Agile20xx serves two purposes.

  • Provide a meeting place for expert practitioners
  • A trade fair.

Those engaging in the trade fair do not have the time to renew the relationships or build new ones. Agile20xx does the trade fair well and hopes the practitioners can look after themselves. The reality is that many of the practitioners at Agile20xx are there for the trade fair. Practitioners from Europe, Asia and South America travel all the way to the USA (and submit to invasive search by Homeland Security) to talk to themselves. Something that may not continue now that we now have a place in Europe where we can do the same without the jet lag.

Agile20xx needs to consider whether it only wants to be a trade fair. I hope that the future organisers of Agile20xx learn from ALE2011, otherwise we need to create an Agile Lean Americas Network with ALA20xx as a place where “experts can come together to form collaborations”.

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This post is dedicated to those who made ALE2011 happen… Alex,  Aleksey, Andrea,  Catia, Christian,ChristianeEelco, ErikFranck, GregGreg, Ivana, Jaume, Jens, Jule,Ken, Marcin, Marc, MarcMicheal, Michael, Mike,Monika,Natalia, Nick, Oana, Olaf, Pablo, Sergey, Sven, Will and Wolfgang. ( I stole the list from here )

Thank you Jurgen for lighting the match that set fire to this group.

Special thanks go to Monika and Oana for giving me the opportunity to show I can “respond to change”.

Very special thanks and to Olaf for being the linchpin and showing me a slice of life in West Berlin.


UK Government IT passes up on 50% discount.

Disclaimer : None of the numbers in the post are researched!

The UK Government contracts out its software development to systems integrators. In order to stay competitive, the system integrators off-shore the software development to places in the world where it is cheaper to hire developer. Places like India, China and Eastern Europe. And quite frankly if they were not driving down the costs, we the British Tax Payers would want to know why.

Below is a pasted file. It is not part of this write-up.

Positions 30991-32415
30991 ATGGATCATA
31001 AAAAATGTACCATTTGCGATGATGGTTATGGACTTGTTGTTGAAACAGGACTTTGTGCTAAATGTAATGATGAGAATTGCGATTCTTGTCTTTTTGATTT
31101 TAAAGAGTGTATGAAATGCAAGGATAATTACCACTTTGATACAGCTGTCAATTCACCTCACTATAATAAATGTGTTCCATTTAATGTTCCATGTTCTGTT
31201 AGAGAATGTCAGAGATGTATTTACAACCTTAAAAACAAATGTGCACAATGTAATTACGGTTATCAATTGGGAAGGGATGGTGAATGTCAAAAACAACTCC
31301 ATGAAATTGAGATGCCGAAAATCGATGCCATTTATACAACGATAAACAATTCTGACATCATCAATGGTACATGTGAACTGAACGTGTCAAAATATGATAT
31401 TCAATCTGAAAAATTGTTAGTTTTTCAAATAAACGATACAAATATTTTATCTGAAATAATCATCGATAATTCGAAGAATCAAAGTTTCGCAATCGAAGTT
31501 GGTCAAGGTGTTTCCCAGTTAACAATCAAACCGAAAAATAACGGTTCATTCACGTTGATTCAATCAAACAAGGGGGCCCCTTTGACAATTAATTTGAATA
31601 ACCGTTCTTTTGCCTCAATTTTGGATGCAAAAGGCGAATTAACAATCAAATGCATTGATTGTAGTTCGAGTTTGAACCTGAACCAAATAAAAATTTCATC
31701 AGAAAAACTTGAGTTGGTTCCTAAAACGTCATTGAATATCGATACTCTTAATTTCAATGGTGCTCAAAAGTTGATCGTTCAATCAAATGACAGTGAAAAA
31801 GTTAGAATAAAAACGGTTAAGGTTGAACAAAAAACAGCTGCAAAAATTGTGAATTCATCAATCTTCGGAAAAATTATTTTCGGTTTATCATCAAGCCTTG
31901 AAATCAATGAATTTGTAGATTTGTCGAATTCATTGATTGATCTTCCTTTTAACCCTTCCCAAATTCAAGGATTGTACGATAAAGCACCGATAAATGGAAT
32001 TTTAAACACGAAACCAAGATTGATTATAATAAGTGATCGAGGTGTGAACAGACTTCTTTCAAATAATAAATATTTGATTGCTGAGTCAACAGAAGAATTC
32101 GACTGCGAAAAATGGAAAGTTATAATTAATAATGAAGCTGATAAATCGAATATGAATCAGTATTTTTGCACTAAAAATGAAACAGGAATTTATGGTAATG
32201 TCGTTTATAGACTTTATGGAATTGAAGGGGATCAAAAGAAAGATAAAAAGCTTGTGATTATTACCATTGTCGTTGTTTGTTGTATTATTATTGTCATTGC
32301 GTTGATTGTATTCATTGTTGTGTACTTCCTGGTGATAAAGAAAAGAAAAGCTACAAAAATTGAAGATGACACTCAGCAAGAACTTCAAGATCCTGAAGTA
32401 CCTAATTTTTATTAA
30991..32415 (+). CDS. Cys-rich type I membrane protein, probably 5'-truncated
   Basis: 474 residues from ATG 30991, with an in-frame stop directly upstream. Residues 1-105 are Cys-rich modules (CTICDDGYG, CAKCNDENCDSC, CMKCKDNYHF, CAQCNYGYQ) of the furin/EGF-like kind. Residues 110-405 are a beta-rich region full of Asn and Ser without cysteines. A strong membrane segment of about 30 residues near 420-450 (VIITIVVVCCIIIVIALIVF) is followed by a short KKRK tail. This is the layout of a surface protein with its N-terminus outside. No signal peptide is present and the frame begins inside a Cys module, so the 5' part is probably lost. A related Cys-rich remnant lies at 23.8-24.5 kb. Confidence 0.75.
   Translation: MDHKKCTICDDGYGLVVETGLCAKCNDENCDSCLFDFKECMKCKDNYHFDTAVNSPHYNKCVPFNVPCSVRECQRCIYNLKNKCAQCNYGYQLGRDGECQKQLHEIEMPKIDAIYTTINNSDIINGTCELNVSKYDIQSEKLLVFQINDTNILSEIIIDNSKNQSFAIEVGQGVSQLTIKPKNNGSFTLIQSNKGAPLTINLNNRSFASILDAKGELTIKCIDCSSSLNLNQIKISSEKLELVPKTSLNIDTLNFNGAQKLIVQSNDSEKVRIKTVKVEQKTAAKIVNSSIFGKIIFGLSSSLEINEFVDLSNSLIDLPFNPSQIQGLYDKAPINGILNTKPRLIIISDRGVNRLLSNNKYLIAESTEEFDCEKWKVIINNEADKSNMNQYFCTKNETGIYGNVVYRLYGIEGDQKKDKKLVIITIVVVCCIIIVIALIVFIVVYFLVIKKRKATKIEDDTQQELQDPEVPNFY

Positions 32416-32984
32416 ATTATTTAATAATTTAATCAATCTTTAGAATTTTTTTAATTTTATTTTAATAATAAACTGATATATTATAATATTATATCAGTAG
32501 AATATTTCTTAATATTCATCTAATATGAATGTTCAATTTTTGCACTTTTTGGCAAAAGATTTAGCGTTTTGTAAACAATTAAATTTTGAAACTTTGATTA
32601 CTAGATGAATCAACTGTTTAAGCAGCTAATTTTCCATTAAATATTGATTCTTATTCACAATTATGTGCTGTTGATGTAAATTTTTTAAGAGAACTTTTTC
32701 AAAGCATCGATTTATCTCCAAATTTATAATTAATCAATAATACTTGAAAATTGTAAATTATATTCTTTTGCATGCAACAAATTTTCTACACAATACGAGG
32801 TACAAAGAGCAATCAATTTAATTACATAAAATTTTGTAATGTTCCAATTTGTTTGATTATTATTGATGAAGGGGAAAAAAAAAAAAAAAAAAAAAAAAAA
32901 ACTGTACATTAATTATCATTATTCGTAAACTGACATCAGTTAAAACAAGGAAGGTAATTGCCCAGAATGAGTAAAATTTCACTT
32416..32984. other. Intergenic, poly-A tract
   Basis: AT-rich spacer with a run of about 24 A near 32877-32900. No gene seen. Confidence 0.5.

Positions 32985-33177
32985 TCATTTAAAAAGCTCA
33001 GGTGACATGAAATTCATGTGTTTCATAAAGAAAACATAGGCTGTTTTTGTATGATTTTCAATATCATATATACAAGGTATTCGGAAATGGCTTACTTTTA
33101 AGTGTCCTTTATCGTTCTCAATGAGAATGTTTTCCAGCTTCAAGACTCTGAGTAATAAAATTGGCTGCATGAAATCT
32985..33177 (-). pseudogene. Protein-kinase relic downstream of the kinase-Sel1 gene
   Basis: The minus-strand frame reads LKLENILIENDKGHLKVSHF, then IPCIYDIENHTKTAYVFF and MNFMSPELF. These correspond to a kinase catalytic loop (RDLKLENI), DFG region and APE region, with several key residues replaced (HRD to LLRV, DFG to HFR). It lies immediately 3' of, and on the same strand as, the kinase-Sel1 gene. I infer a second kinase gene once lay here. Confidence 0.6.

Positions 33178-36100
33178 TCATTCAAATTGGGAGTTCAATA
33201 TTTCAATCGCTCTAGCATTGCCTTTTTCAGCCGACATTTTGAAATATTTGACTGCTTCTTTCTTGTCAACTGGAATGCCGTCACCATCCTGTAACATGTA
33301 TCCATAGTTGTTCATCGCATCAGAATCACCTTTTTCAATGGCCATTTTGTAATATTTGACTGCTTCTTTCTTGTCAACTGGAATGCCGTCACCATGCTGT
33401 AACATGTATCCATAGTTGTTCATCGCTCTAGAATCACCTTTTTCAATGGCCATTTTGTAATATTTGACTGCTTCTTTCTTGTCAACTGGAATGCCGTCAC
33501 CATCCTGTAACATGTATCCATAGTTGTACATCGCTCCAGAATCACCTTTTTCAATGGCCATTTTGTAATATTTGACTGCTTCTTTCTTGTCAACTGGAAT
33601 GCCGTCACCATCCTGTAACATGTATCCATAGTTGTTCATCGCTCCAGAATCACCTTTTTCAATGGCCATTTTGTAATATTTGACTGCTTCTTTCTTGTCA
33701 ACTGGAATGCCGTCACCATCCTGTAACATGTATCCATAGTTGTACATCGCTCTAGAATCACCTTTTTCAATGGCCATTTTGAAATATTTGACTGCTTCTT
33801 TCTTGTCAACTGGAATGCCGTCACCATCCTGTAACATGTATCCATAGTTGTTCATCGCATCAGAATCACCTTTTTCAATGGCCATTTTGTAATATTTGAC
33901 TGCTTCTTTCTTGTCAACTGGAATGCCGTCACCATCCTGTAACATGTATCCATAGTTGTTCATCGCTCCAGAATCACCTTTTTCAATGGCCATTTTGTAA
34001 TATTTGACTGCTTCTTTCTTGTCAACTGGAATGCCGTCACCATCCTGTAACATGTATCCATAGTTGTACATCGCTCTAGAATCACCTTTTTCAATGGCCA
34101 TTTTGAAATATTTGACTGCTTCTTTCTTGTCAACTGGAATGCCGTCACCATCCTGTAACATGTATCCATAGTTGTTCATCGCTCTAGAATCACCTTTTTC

The reality is that the cost savings of off-shoring are not as mouth-wateringly good as they initially look. The off-shoring argument is simple. A developer cost £50,000 in the UK and only £10,000 in the off-shore location, i.e. An 80% discount. (Made up numbers before anyone asks)

However anyone who has worked with off-shore teams will know that they bring additional overheads.

  1. You need two sets of (middle) management. One for both the on-shore and off-shore team.
  2. You need more formal processes (additional process overhead).
  3. Time zones mean you only have a fraction of the day when both teams are in the office.
  4. Small delays creep in due to having to wait for the other team to be available. The delays have a compound effect.
  5. There are often inefficiencies in communication due to language.
  6. Off-shore companies often have higher levels of staff turnover which means you have a lesser chance of retaining high quality staff and the benefit of gelled teams.
  7. More chance of building the wrong thing.